Oil companies drilling in the drought-ridden fields of southern Kansas are taking desperate measures to get the water they need to tap into the state's oil reserves.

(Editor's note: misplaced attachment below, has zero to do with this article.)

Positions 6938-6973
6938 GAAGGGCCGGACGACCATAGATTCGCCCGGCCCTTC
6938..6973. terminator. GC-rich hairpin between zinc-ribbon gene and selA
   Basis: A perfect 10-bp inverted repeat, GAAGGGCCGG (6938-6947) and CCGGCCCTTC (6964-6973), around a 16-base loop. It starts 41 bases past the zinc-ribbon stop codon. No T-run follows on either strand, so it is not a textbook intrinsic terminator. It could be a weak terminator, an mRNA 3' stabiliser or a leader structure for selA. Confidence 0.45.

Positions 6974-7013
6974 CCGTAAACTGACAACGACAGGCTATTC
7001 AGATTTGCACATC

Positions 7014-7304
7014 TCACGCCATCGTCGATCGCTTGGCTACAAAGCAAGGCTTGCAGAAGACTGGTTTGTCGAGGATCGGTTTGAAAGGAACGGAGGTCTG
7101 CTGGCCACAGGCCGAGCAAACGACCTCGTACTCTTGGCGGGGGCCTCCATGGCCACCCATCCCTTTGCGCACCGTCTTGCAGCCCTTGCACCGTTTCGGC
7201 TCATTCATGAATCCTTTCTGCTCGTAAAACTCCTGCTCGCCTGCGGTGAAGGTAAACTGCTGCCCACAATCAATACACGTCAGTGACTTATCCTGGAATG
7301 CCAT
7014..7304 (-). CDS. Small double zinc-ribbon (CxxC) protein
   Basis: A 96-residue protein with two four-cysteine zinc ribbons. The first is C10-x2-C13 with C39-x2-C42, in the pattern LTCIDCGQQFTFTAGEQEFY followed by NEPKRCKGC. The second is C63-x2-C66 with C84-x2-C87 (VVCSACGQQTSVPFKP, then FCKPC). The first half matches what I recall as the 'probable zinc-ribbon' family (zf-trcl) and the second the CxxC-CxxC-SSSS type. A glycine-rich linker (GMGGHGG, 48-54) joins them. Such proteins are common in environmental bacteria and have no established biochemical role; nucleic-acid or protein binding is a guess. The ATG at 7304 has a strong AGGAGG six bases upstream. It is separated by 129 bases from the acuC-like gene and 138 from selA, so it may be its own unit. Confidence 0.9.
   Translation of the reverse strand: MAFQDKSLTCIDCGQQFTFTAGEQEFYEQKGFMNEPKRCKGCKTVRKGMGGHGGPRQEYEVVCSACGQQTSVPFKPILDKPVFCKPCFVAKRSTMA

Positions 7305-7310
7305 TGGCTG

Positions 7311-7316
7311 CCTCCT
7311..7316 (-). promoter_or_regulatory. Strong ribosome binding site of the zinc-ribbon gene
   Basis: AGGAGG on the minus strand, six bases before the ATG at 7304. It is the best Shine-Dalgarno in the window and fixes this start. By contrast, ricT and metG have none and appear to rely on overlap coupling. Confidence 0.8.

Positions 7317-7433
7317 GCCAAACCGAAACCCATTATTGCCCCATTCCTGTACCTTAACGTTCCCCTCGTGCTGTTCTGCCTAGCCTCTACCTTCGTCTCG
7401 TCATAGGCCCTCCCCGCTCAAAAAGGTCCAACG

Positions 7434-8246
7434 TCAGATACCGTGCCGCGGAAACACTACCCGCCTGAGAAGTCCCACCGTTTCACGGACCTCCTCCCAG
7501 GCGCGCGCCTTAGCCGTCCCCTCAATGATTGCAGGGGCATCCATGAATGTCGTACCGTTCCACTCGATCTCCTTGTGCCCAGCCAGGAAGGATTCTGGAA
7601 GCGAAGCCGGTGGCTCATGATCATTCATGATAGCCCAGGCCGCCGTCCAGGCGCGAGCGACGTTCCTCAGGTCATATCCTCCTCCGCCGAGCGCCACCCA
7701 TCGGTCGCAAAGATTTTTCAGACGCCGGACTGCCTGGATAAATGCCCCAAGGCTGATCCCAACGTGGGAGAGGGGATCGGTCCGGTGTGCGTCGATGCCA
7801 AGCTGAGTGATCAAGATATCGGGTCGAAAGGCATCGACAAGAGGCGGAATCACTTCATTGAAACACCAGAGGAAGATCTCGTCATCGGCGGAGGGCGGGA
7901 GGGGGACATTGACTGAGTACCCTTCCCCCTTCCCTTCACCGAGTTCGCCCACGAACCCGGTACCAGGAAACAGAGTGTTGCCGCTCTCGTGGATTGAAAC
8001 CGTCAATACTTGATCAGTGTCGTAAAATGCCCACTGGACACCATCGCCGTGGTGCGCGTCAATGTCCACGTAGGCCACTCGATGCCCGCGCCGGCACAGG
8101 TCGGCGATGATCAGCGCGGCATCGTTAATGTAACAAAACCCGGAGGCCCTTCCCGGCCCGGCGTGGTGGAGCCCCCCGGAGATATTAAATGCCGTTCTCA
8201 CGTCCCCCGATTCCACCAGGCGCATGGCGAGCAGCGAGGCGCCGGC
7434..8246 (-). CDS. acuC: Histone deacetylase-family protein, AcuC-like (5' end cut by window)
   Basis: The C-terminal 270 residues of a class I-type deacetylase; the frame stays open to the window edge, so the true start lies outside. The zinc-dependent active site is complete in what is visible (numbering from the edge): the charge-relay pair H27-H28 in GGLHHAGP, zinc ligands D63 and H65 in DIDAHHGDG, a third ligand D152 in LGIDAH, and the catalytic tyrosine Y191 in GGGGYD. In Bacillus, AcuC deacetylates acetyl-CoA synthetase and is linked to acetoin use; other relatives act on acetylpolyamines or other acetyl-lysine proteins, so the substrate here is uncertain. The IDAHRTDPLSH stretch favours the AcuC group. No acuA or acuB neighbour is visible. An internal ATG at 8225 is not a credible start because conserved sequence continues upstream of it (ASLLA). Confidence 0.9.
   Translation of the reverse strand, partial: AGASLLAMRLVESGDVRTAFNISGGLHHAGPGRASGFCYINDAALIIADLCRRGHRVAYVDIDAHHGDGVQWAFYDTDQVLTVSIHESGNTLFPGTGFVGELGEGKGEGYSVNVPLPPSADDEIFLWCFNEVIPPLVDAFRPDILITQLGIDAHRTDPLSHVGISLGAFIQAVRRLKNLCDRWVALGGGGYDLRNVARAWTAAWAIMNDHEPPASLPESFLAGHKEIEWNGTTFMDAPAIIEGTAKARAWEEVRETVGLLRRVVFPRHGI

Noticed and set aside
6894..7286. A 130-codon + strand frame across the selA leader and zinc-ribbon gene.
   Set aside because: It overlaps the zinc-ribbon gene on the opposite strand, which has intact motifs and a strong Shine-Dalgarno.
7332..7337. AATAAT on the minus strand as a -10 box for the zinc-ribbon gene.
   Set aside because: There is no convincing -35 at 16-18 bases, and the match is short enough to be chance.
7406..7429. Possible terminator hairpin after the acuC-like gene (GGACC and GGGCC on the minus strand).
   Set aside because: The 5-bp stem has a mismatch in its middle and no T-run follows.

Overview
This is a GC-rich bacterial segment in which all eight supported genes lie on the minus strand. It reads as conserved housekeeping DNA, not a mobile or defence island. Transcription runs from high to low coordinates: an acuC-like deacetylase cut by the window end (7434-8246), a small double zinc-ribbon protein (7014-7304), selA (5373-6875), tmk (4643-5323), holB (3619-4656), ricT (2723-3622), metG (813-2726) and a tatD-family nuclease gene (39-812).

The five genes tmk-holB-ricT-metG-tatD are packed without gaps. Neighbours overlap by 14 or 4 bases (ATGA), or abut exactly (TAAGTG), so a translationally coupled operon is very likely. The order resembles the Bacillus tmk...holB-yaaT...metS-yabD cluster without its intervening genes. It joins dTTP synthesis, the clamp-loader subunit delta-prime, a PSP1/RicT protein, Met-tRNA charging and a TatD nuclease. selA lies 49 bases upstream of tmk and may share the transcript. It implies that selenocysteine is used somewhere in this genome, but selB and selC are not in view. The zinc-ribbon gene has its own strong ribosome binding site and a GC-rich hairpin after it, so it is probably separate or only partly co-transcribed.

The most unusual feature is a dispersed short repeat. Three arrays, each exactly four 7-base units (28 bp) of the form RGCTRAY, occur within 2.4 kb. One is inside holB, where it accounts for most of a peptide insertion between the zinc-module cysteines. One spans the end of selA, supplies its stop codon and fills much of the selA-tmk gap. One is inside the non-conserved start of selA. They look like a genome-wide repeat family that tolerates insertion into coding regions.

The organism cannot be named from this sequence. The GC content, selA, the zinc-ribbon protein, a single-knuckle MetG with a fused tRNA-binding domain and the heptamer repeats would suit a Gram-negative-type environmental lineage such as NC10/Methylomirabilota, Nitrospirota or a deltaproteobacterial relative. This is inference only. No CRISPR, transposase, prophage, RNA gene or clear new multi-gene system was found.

Huge amounts of water are required to extract oil, especially when companies use hydraulic fracturing, or fracking, which requires millions of gallons of water to crack the shale rock and bring oil to the surface. But now that the entire state is in emergency drought status, with only 1.19 inches of rainfall last month - the 10th driest July on record - unprecedented water shortages are making it difficult for drillers to get the water they need.
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